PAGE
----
By TOM JOHNSON | JULY 31, 2020
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There was a last-minute lobbying blitz against the bill by business interests and labor groups. In an unexpected setback, lawmakers yesterday failed to act on a bill touted by Gov. Phil Murphy as key to helping to curb pollution problems in environmental-justice communities.

The legislation (S-232) is viewed by advocates as establishing a national model for giving minority and low-income communities more tools to block new projects that could worsen air and other pollution in their neighborhoods.

But a last-minute lobbying blitz against the bill by business interests and labor groups led the Assembly to hold off voting planned for Thursday. The bill had been expected to pass and then be approved by the Senate and sent on to Murphy for his consideration.

Big thumbs-up from Murphy

Murphy heartily endorsed the bill last month at a news conference, one of the rare occasions when he backed a measure still pending in the Legislature. The governor has made environmental justice a priority during his term, backing up his pledge by committing more funds to so-called overburdened communities to reduce pollution there.

Kim Gaddy, a Newark native and member of Clean Water Action, said she was disappointed Assembly Speaker Craig Coughlin (D-Middlesex) did not post the bill for a vote, saying advocates were confident they had the 41 votes to send it on to the Senate.

“It would have been a great opportunity to demonstrate Black lives and people of color lives matter,’’ said Gaddy, noting it would have occurred on the day when civil rights icon John Lewis was buried.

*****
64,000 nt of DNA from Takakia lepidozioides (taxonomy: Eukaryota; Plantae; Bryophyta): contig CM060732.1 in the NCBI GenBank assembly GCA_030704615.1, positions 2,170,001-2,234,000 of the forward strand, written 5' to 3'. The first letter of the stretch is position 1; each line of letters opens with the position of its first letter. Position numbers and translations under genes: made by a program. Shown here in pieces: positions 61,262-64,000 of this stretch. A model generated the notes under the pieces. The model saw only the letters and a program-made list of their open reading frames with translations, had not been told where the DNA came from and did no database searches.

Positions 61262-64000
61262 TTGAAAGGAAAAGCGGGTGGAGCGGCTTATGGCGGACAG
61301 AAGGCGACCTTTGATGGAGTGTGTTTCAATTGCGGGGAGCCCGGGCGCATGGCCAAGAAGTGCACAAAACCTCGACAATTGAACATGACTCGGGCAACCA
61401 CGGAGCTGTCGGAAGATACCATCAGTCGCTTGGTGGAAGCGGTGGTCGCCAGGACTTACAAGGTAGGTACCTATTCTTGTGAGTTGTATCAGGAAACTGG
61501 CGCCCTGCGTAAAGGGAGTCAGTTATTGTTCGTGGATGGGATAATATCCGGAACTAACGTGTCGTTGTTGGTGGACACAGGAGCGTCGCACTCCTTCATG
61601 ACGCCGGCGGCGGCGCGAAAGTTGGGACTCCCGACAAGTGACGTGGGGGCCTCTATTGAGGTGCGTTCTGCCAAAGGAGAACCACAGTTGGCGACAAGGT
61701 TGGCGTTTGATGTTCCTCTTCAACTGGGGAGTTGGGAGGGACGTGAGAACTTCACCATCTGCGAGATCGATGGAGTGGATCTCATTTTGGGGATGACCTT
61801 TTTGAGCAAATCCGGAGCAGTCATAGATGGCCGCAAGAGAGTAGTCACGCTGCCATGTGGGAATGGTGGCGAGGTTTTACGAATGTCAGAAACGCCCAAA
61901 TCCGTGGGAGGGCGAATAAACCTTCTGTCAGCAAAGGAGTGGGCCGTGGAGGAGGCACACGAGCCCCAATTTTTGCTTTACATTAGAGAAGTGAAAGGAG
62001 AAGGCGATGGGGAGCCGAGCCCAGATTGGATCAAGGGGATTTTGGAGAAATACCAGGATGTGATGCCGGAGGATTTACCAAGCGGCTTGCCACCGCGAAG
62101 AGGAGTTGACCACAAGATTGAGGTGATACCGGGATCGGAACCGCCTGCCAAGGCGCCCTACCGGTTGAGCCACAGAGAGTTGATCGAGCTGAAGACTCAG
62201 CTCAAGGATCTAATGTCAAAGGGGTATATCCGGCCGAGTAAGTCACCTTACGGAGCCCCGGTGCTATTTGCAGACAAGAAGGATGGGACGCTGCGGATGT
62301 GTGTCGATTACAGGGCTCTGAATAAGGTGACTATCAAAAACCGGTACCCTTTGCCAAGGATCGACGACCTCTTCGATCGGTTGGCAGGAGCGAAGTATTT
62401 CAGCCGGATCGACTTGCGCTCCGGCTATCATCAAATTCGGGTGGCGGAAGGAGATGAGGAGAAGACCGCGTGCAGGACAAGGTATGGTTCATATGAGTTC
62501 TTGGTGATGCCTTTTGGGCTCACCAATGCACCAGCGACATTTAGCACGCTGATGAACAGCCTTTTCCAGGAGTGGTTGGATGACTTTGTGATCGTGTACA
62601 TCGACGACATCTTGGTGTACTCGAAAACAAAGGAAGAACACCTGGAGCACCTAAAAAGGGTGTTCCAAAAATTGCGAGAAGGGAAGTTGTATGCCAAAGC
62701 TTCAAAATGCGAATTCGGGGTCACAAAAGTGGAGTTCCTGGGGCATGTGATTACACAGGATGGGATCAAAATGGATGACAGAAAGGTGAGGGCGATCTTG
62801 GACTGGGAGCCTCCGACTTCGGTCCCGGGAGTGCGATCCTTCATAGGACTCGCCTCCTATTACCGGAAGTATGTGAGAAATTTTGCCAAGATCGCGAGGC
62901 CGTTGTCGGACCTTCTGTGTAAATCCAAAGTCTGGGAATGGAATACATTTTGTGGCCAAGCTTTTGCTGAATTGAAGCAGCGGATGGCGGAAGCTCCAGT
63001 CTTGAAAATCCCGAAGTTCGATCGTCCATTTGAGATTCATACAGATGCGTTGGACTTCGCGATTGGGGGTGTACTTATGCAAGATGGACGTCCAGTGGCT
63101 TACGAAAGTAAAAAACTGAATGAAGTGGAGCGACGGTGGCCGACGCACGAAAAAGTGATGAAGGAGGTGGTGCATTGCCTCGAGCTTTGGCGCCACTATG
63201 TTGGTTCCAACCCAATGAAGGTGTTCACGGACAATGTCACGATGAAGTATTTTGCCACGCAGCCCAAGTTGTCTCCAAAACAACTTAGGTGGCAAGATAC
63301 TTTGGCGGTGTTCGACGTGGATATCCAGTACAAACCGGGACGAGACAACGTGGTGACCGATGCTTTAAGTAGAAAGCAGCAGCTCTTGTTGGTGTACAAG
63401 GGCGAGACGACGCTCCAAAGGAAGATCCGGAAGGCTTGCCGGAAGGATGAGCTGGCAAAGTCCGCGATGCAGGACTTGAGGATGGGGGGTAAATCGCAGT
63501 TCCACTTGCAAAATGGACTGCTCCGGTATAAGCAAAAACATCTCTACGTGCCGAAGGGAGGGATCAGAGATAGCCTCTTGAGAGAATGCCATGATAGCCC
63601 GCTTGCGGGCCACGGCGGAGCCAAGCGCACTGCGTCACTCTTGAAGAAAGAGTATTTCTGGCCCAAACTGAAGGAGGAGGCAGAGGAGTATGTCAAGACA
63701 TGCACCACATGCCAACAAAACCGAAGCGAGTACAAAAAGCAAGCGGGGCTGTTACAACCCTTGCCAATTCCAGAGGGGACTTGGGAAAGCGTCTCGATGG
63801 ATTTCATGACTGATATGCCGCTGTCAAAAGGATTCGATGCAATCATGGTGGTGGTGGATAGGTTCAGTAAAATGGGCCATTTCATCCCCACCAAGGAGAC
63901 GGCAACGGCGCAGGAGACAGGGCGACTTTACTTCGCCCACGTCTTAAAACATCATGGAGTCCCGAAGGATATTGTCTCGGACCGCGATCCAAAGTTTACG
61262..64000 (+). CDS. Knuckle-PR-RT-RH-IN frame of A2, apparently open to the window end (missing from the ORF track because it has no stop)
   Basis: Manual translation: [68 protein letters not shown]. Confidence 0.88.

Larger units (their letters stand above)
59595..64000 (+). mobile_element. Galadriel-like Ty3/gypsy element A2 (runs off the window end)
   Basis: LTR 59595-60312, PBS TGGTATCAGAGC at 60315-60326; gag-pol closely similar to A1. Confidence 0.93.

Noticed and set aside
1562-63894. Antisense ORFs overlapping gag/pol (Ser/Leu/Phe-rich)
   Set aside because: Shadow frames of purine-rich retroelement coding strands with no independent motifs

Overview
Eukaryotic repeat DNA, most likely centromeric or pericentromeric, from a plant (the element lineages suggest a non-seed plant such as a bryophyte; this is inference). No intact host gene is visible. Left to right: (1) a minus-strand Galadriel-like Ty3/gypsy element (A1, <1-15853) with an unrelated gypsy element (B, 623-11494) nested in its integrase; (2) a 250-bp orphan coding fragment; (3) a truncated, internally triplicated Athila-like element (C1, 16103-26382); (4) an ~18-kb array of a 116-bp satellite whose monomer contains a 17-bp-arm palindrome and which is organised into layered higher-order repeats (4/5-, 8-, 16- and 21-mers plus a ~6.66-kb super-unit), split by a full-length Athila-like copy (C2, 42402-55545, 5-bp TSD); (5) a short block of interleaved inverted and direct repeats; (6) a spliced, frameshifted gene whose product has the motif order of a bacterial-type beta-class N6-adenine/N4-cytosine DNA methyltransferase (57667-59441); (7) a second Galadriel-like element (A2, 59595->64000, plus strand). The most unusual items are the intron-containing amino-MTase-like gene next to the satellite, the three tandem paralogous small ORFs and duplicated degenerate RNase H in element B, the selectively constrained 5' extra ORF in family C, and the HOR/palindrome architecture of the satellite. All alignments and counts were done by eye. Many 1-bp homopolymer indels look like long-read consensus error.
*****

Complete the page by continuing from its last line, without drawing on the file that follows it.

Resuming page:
The bill, long sought by environmental justice advocates, would require the state Department of Environmental Protection to consider the cumulative impacts of locating new power plants or major manufacturing facilities where residents already suffer from pollution from incinerators, hazardous-waste sites, or large factories.

Butting heads with business

The bill’s broad sweep, affecting portions of more than 300 communities, raised concerns from business lobbyists and union officials that it could hamstring growth in many of the urban communities desperate to create new job opportunities for their residents.

“We’re glad the bill was held today,’’ said Ray Cantor, a vice president of the New Jersey Business & Industry Association. “The bill was well-intentioned, but too broad with too much uncertainty.’’

Labor officials, who got involved in the issue late, are worried that if projects are delayed, it could drive down employment among their members.

A top concern revolved around facilities with so-called Title V air permits, which expire every five years. Critics say the new provisions create uncertainty whether existing plants will be able to renew their permits, a level of uncertainty that will discourage companies from making new investments in New Jersey.

“We look forward to coming up with a workable environmental-justice program that we can support,’’ said Dennis Hart, executive director of the Chemistry Council of New Jersey.

While many lawmakers questioned why the bill was moving so quickly, even those who oppose the measure acknowledge the setback may only be temporary — given the strong backing from environmental-justice advocates and the Murphy administration.

The legislation is part of a two-bill package sponsored by Sen. Troy Singleton (D-Burlington). The other bill, also endorsed by the Murphy administration, would create a new Office of Clean Energy Equity. Among other things, it would ensure a greater percentage of funds from the Clean Energy Program are directed to environmental-justice communities.